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The Telecom Digest for Sun, 06 Nov 2016
Volume 35 : Issue 165 : "text" format

Table of contents
Re: FTC Do-Not-Call web page redesignedRon
FCC Gives ISPs A Year To Adopt New Opt-in Privacy RegimeNeal McLain
This evil office printer hijacks your cellphone connectionMonty Solomon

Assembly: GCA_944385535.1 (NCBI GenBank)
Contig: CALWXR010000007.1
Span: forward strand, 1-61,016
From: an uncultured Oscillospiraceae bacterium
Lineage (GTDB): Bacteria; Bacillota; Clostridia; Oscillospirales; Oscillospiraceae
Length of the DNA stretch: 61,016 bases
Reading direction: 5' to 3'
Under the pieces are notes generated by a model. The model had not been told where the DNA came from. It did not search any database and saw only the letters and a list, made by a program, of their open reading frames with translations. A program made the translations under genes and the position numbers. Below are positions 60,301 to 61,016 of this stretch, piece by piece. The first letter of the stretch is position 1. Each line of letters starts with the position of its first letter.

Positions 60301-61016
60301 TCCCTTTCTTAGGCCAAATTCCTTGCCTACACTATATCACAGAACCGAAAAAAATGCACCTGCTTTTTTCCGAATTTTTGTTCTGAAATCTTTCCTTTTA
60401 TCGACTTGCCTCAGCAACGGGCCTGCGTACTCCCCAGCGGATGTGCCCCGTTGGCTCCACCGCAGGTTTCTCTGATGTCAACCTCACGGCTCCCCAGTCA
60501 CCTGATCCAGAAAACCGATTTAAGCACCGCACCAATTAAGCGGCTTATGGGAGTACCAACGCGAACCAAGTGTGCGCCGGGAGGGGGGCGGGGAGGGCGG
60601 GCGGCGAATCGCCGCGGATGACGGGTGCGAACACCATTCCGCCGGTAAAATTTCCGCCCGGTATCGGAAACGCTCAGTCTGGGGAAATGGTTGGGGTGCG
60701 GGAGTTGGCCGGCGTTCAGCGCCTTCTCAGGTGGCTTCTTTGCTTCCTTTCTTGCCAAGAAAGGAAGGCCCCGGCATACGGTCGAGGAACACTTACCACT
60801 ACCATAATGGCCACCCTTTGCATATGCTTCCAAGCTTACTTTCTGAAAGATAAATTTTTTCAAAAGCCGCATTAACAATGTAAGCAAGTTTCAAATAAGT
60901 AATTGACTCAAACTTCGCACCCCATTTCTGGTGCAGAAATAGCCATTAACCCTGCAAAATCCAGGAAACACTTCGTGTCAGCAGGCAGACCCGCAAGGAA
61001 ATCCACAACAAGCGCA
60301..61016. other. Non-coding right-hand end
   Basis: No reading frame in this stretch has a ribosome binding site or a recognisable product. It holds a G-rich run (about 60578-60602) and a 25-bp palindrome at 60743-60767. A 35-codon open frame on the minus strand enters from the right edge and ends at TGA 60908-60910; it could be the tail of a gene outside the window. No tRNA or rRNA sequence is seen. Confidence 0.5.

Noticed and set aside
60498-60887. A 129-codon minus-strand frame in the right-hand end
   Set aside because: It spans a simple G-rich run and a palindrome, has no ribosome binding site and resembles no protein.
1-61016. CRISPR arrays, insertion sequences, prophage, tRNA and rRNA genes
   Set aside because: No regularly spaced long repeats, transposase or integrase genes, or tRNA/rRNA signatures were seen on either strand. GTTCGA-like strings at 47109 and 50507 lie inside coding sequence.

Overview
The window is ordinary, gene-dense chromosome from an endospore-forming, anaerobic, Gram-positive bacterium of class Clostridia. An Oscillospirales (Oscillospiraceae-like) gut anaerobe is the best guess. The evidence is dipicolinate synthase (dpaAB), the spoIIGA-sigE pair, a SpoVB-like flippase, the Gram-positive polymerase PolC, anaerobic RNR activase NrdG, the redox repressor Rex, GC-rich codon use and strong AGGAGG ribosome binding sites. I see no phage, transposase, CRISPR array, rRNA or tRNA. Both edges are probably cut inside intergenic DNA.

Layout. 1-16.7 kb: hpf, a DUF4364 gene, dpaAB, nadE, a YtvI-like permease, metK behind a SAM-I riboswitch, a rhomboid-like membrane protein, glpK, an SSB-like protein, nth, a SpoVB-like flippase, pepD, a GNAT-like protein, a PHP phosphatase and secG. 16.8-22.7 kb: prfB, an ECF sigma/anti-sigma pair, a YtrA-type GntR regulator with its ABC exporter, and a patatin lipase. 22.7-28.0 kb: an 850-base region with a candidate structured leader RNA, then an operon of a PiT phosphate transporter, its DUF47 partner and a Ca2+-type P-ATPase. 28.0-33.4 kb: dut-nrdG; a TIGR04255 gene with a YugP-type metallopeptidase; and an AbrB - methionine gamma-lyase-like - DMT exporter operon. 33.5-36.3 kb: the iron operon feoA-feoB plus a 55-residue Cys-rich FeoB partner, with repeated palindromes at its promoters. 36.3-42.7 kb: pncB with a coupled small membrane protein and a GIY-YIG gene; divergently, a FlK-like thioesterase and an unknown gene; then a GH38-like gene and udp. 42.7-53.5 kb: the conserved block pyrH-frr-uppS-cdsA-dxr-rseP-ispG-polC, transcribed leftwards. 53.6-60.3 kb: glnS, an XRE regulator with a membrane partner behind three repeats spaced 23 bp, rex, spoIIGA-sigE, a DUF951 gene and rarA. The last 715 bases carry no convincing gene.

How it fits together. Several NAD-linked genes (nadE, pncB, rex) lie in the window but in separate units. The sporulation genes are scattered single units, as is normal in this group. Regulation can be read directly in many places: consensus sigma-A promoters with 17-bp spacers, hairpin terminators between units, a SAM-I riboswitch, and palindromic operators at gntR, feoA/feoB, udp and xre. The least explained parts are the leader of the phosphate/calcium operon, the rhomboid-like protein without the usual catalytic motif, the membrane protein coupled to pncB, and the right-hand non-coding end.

---------------------------------------------------------------------- Message-ID: <dtkn1c1s0gs45hml9l3pbd27pkaetf2r1j@4ax.com> Date: Thu, 03 Nov 2016 20:19:52 -0400 From: Ron <ron@see.below> Subject: Re: FTC Do-Not-Call web page redesigned >***** Moderator's Note ***** > >To the readers - > >This post makes me realize that I'm not up on the current Do-Not-Call >laws. If you know about them, please post a summary of the changes, >especially ones that affect cell phones: I'm very interested in the >"prior relationship" exceptions as well. TIA. ref: FCC regs from https://consumercomplaints.fcc.gov/hc/en-us/articles/202873880-Rules-and-Resources-for-Dealing-with-Unwanted-Calls-and-Texts Know Your Rights: The Rules on Robocalls and Robotexts 1. Telemarketing calls can be stopped by consumers through the Do Not Call registry which protects both landline and wireless phones. 2. All non-emergency robocalls, both telemarketing and informational, require a consumer's permission to be made to a wireless phone. These calls can include political, polling, and other non-telemarketing robocalls. 3. Robocalls either use a technology with the capacity to autodial or utilize a pre-recorded or artificial voice. 4. Calls and text messages have the same protection under FCC rules. 5. Phone companies face no legal barriers to offering consumers the use of technologies that block robocalls to any phone. The FCC encouraged the companies to offer this resource. 6. Consumers can take back their permission to be called or texted in any reasonable way. A calling company cannot require someone to fill out a form and mail it in as the only way to revoke consent. 7. An existing commercial relationship does not constitute permission to be robocalled or texted. 8. Consent to be called or texted cannot be a condition of a sale or other commercial transaction. 9. Callers are allowed to call a wrong number only once before updating their list. This most commonly comes up when one person consented to be called or texted but then they gave up that number and it was reassigned to someone else. Callers have resources available to them to help them know ahead of time if a number's "owner" has changed. 10. Urgent calls or texts specifically for health or fraud alerts may be allowed without prior consent. They must be free, and consumers can say "stop" at any time. 11. Congress gave consumers a private right of action against callers that violate the TCPA. The Commission has also enforces the rules proactively, often stemming from consumer complaints. -- Ron (user telnom.for.plume in domain antichef.com) ------------------------------ Message-ID: <1d4469f7ce100b33cf6bfd1ec0037b41.squirrel@email.fatcow.com> Date: Thu, 3 Nov 2016 11:13:18 -0500 From: "Neal McLain" <nmclain.remove-this@and-this-too.annsgarden.com> Subject: FCC Gives ISPs A Year To Adopt New Opt-in Privacy Regime FCC Gives ISPs Year To Adopt New Opt-in Privacy Regime By John Eggerton, Multichannel News, 11/03/2016 The FCC says it will give ISPs a year, and theoretically even longer, to get their subs' permission (notice and choice) before sharing web browsing and app use histories with third parties for marketing and other purposes. A divided FCC voted Oct. 27 on the new broadband privacy opt-in regime for sharing web browsing and app info. The order also includes data security and data breach notification rules as well as a prohibition on making info sharing a quid pro quo for service, and a case-by-case look at offering incentives to share info. http://www.multichannel.com/news/fcc/fcc-gives-isps-year-adopt-new-opt-privacy-regime/408863 -or- http://tinyurl.com/jv35l57 Neal McLain ------------------------------ Message-ID: <91BE7B20-7C45-47FA-80AC-3D2967A69067@roscom.com> Date: Sat, 5 Nov 2016 03:53:46 -0400 From: Monty Solomon <monty@roscom.com> Subject: This evil office printer hijacks your cellphone connection This evil office printer hijacks your cellphone connection Julian Oliver has for years harbored a strange obsession with spotting poorly disguised cellphone towers, those massive roadside antennae draped in fake palm fronds to impersonate a tree, or even hidden as spoofed lamp posts and flag poles. The incognito base stations gave him another, more mischievous idea. What about a far better-disguised cell tower that could sit anonymously in office, invisibly hijacking cellphone conversations and texts? Earlier this week, the Berlin-based hacker-artist unveiled the result: An entirely boring-looking Hewlett Packard printer that also secretly functions as a rogue GSM cell base station, tricking your phone into connecting to it rather than your phone carrier's tower, effectively intercepting your calls and text messages. http://arstechnica.com/information-technology/2016/11/this-evil-office-printer-hijacks-your-cellphone-connection/ ------------------------------ ********************************************* End of telecom Digest Sun, 06 Nov 2016

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